Why it is so important to get out of debt and to start investing

In 2005, I had 50K in the taxable stock market.  How did that happen?  We got rid of DH’s debt really quickly by living on beans and rice (more accurately, potatoes and marked down produce).  Then we lived like regular graduate students and kept our expenses low.  Finally, we saved up the money we would have spent on rent for two years from when we were resident assistants.  That’s where the big money came in.

This post isn’t about how we got the 50K though.  I’m not actually sure how much we put in (I don’t have the cost-basis information at hand), though I’m fairly sure it was less than 50K (probably more like 36-40K, because that’s what we saved on rent).  This is what happened *after* that 50K.

In 2005, I got a real job that allowed me more room to save for retirement than I could use.  That meant I stopped putting money in the taxable stock market and put it all in tax-advantaged funds.  So that 50K from 10 years ago is a point-in-time snapshot.  It’s all in index funds and ETFs (mostly the S&P500 and Nasdaq, with a little bit of the Dow– essentially your three major ways of measuring the market).  Earnings are all set to DRIP.  I haven’t added anything to it, I’ve just let the money ride.

10 years later (as of this writing), that portfolio is worth $126,000.  That is double and a half.  252% of what it was 10 years ago.  That’s including the worst recession since the great depression.  I just let the money ride all the way through (even/especially during the dark time when it dipped below 40K).

Contrast that with DH’s unsubsidized student loans at 8.5%.  He owed 10K (quite a bit more than he actually borrowed).  If, instead of paying those loans, he’d deferred them during graduate school, he would have owed $15,227.95 at the end of that deferment.  That’s a 50% increase.  If he had followed their suggested payment schedule after that, 5 years from now with his last payment he would have paid a total of $26,992.80 on that 10K loan.  That’s a ridiculous cost for borrowing money.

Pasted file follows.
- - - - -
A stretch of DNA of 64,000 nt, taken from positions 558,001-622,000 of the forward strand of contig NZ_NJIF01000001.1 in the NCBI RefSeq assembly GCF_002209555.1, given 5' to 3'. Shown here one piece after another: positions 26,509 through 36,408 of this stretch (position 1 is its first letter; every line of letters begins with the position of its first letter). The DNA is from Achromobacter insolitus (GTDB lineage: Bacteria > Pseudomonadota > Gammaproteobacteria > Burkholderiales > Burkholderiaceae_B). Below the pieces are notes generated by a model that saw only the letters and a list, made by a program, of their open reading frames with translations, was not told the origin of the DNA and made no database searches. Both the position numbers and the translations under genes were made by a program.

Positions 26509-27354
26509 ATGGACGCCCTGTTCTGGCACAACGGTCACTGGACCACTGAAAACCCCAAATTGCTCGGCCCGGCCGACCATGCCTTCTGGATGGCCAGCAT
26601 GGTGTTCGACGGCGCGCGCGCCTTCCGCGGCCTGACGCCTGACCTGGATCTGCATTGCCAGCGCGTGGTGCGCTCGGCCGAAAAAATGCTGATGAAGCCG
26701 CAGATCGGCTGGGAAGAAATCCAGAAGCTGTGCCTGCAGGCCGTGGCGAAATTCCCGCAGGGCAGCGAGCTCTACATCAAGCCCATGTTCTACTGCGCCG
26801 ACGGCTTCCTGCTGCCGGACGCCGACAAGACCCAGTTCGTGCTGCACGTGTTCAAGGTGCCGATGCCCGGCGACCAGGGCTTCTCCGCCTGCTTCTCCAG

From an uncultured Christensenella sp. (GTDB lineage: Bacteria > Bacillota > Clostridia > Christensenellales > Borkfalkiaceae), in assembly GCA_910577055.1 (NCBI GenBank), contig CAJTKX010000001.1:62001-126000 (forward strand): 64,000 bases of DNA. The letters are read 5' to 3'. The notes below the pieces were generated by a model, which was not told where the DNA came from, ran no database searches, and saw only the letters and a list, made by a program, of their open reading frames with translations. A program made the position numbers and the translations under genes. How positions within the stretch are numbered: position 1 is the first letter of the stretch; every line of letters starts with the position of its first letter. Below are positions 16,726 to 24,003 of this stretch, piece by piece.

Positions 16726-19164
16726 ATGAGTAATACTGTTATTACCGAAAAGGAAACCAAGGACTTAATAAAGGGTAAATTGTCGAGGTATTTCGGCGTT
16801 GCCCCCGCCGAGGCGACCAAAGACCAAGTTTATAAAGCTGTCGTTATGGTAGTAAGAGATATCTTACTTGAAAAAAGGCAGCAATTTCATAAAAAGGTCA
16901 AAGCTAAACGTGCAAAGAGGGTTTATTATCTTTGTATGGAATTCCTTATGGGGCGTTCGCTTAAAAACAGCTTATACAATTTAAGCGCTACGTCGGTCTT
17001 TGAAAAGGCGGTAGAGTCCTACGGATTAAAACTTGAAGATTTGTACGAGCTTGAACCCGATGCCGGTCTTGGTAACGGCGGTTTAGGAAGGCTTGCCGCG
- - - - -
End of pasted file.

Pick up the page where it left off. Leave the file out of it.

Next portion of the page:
I can’t even comprehend credit card levels of interest, which average around 15% and can get much higher.  Just that 8.5% student loan had me literally hyperventilating when I found out about it.

The downside of high interest debt is that it takes money away from you without you getting any benefit from it.  It puts you in a precarious situation because you have to make those payments (or go through a lot of heartache and hassle to get them deferred or negotiated down via bankruptcy)

I was running through the thought exercise about whether or not we could live in Paradise on just DH’s take-home salary (something we’re not doing next year) if we sold the house and the answer is that after the big expenses rent, daycare, health insurance, and retirement, we would have about $1050 left to spend on everything else, from car insurance to riotous living.  Currently we spend 2-4K on everything else.  That would be a pretty big cut.  But… we have a lot of money saved.  And that money is making money.  We could stop contributing to retirement at this point and we might still be ok, so long as we picked it back up after the daycare expense was gone.  We could undrip our taxable stocks and that would bring in some income.  We have a cushion that would last us until I found work.**